To improve algorithm performance, one direct way is to shorten calculation time. The part that consumes the most computation power would be the trig functions.
The built-in trig functions are generally very good in terms of accuracy. But we don't need that level of precision, so we can sacrifice accuracy to achieve faster speed.
We only use SIN, COS, ACOS and ATAN in our algorithm, so this post will describe only these functions.
SIN and COS
One popular, easy and really fast way is to use look-up table.
Firstly I generated a list of 256 input from 0 to 360, with equal intervals, and get a list of results for each input.
and then use the list of results as our table, and input (in degree) as our index. so let's say we need to get SIN(30), we just need to look up the 30th value in the table.
The reason that I use 1 degree instead of smaller interval, is that not only it saves spaces, but also I won't need that kind of precision. we can obviously do smaller interval like 0.5, or 0.2. just do some index conversion before looking up.
Actually, we don't need the full cycle of SIN, we just need the first quarter cycle, because the whole cycle can be replicated by the first quarter, so we save a lot of memory! All we have to do is to add some if/else statements, and do some tricks on the index system.
Since SIN and COS are very close brothers (or sisters), that COS is just a shifted version of SIN, and we can lookup its value from the same table. The difference is just on the indexing.
Because we are only using integer degree input, and the result for it was computed from the built-in SIN function, so it's guaranteed to be correct!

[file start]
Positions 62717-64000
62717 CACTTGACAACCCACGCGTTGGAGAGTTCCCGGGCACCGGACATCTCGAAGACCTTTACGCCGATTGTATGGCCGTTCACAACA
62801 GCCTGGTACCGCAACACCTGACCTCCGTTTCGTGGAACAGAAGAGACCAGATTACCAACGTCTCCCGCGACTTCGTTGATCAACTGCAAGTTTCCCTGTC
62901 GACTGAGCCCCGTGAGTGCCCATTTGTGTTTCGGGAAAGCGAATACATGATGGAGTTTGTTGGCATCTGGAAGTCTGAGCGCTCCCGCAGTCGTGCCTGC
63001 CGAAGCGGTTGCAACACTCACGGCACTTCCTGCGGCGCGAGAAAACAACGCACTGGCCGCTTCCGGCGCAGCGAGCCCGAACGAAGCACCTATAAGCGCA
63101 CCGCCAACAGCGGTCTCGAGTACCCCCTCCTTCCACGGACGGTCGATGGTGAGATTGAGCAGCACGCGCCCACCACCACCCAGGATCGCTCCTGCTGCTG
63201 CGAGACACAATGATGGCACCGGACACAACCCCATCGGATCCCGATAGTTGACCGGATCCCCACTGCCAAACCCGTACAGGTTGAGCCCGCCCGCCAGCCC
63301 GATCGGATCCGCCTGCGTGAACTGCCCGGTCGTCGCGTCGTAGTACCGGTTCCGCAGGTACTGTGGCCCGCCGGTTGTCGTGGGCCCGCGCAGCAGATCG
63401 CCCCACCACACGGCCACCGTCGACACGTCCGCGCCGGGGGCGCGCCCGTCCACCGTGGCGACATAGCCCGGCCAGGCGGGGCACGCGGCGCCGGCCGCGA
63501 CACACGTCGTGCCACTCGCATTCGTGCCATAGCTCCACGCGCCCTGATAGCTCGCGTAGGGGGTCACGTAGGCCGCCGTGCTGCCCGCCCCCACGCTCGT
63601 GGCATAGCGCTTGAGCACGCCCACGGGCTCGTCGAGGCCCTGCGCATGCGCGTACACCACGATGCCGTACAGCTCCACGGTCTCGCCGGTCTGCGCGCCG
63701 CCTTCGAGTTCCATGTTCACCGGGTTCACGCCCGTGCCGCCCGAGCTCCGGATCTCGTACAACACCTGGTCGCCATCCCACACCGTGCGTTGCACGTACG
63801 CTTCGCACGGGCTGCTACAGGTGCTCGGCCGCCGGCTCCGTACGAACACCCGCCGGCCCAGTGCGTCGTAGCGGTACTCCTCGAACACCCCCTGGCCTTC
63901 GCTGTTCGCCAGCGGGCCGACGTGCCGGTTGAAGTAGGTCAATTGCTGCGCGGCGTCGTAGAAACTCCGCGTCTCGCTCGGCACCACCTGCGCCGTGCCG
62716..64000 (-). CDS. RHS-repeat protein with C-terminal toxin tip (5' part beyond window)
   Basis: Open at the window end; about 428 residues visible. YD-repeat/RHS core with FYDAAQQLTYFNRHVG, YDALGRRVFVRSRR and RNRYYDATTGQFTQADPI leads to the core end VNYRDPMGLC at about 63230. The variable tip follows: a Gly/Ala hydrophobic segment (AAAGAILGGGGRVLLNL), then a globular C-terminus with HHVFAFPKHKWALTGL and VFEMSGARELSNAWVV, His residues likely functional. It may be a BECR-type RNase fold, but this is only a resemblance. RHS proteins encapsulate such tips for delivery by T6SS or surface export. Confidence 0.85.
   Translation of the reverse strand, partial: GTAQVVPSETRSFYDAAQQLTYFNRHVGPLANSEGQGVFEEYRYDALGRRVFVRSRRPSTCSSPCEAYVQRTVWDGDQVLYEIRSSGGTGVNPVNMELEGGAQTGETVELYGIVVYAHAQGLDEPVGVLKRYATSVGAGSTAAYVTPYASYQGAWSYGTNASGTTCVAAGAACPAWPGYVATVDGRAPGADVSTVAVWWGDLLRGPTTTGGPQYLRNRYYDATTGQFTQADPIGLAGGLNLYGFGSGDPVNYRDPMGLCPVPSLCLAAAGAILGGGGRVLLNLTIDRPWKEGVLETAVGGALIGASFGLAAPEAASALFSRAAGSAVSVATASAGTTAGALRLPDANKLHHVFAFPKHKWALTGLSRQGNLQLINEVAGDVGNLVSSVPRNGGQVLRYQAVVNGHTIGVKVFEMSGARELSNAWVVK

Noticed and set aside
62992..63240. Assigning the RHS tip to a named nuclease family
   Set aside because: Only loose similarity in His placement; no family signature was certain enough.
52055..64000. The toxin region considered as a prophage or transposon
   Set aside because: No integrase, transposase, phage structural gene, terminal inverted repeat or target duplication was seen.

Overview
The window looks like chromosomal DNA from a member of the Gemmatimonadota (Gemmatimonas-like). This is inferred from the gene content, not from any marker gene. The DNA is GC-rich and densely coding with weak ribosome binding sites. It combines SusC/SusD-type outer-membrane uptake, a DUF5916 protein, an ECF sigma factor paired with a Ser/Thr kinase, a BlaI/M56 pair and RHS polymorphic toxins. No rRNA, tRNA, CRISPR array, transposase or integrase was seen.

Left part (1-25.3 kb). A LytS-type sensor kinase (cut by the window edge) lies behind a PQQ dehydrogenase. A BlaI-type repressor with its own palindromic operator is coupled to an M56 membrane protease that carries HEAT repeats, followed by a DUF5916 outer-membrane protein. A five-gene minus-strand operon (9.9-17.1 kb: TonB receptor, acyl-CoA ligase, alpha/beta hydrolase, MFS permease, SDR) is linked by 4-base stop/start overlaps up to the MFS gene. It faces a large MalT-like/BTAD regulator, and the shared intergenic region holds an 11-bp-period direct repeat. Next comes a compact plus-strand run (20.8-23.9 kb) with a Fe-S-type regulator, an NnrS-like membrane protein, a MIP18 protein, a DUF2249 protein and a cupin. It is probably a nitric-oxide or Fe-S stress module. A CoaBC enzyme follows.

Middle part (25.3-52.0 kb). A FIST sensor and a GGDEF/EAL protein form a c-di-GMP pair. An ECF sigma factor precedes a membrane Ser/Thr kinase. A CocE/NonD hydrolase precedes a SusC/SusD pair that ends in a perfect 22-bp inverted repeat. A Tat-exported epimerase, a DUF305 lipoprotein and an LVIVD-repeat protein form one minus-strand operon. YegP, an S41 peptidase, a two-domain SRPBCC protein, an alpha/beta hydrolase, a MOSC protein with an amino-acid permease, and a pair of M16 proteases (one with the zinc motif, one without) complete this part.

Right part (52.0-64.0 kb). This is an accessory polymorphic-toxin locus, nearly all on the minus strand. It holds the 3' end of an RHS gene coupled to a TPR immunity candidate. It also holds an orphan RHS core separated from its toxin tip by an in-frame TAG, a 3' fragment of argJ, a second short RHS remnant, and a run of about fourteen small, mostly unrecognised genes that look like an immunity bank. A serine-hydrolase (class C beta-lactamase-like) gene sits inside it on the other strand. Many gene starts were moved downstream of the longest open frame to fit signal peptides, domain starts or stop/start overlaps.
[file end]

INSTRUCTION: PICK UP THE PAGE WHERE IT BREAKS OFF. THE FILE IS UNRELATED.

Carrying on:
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ACOS is different, because input will be between -1 and 1, if we are going to use look-up table, we will need to do index conversion that involves multiplication and division which will kill the performance. Also the table need to be huge because we can't reduce table size like what we did in the SIN function. So might be better to use infinite series stated here.
It should be noted that the more accurate, the higher power term needs to be computed. Power is a terrible performance killer, so I will only keep the first 4 terms.
To verify the accuracy, we can compare the built-in method with the 'polynomial' method in Excel.
As we can see, the error rises exponentially after about 0.3. It is obvious what we have a larger error as we go near 1. Because we are only keeping the first few polynomial terms, as we go nearer to 1, the neglected terms will become significant, thus making the difference obvious.
what we can do here, is to replace the polynomial method with look-up table, let say when input is larger than 0.8, when the error could have reached about 1%.
New method is about 15 times faster! (measured in VC++)
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I have been search for a way to do it. But none seems to be faster than C++ ATAN. So I will stick with it for now.